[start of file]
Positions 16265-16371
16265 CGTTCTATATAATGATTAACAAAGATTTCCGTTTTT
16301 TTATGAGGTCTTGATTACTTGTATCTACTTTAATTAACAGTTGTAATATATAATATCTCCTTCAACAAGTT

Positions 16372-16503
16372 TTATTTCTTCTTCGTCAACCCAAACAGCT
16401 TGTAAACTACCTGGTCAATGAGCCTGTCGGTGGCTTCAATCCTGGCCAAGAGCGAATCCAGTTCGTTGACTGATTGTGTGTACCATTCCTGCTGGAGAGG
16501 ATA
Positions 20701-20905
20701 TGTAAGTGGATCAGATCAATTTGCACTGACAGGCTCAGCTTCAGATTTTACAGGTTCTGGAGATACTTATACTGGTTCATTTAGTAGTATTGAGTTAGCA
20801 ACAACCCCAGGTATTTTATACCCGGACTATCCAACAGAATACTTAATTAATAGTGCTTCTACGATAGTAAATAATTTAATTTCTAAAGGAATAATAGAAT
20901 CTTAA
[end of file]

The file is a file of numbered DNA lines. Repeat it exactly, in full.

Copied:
Positions 16265-16371
16265 CGTTCTATATAATGATTAACAAAGATTTCCGTTTTT
16301 TTATGAGGTCTTGATTACTTGTATCTACTTTAATTAACAGTTGTAATATATAATATCTCCTTCAACAAGTT

Positions 16372-16503
16372 TTATTTCTTCTTCGTCAACCCAAACAGCT
16401 TGTAAACTACCTGGTCAATGAGCCTGTCGGTGGCTTCAATCCTGGCCAAGAGCGAATCCAGTTCGTTGACTGATTGTGTGTACCATTCCTGCTGGAGAGG
16501 ATA
Positions 20701-20905
20701 TGTAAGTGGATCAGATCAATTTGCACTGACAGGCTCAGCTTCAGATTTTACAGGTTCTGGAGATACTTATACTGGTTCATTTAGTAGTATTGAGTTAGCA
20801 ACAACCCCAGGTATTTTATACCCGGACTATCCAACAGAATACTTAATTAATAGTGCTTCTACGATAGTAAATAATTTAATTTCTAAAGGAATAATAGAAT
20901 CTTAA